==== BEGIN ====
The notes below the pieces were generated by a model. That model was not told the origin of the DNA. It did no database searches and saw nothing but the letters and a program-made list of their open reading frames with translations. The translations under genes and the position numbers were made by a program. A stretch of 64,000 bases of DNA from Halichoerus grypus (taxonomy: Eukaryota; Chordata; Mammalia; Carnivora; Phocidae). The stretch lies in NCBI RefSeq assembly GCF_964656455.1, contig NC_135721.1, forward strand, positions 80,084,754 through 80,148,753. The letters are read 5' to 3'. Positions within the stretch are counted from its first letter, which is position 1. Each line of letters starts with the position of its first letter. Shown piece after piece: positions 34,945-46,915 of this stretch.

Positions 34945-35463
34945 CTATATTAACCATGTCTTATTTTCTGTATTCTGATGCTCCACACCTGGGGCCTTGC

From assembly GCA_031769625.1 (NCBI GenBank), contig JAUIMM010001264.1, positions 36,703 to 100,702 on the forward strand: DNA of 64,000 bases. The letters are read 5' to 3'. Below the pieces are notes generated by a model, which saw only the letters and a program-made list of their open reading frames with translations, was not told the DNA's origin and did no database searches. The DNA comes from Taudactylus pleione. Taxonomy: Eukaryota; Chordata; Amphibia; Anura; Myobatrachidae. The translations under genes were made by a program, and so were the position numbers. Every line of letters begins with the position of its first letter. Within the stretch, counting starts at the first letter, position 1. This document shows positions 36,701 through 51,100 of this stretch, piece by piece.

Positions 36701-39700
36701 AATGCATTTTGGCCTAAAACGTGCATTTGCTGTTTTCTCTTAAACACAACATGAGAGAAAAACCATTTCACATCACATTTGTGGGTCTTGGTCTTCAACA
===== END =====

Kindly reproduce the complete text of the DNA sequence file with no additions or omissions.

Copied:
The notes below the pieces were generated by a model. That model was not told the origin of the DNA. It did no database searches and saw nothing but the letters and a program-made list of their open reading frames with translations. The translations under genes and the position numbers were made by a program. A stretch of 64,000 bases of DNA from Halichoerus grypus (taxonomy: Eukaryota; Chordata; Mammalia; Carnivora; Phocidae). The stretch lies in NCBI RefSeq assembly GCF_964656455.1, contig NC_135721.1, forward strand, positions 80,084,754 through 80,148,753. The letters are read 5' to 3'. Positions within the stretch are counted from its first letter, which is position 1. Each line of letters starts with the position of its first letter. Shown piece after piece: positions 34,945-46,915 of this stretch.

Positions 34945-35463
34945 CTATATTAACCATGTCTTATTTTCTGTATTCTGATGCTCCACACCTGGGGCCTTGC

From assembly GCA_031769625.1 (NCBI GenBank), contig JAUIMM010001264.1, positions 36,703 to 100,702 on the forward strand: DNA of 64,000 bases. The letters are read 5' to 3'. Below the pieces are notes generated by a model, which saw only the letters and a program-made list of their open reading frames with translations, was not told the DNA's origin and did no database searches. The DNA comes from Taudactylus pleione. Taxonomy: Eukaryota; Chordata; Amphibia; Anura; Myobatrachidae. The translations under genes were made by a program, and so were the position numbers. Every line of letters begins with the position of its first letter. Within the stretch, counting starts at the first letter, position 1. This document shows positions 36,701 through 51,100 of this stretch, piece by piece.

Positions 36701-39700
36701 AATGCATTTTGGCCTAAAACGTGCATTTGCTGTTTTCTCTTAAACACAACATGAGAGAAAAACCATTTCACATCACATTTGTGGGTCTTGGTCTTCAACA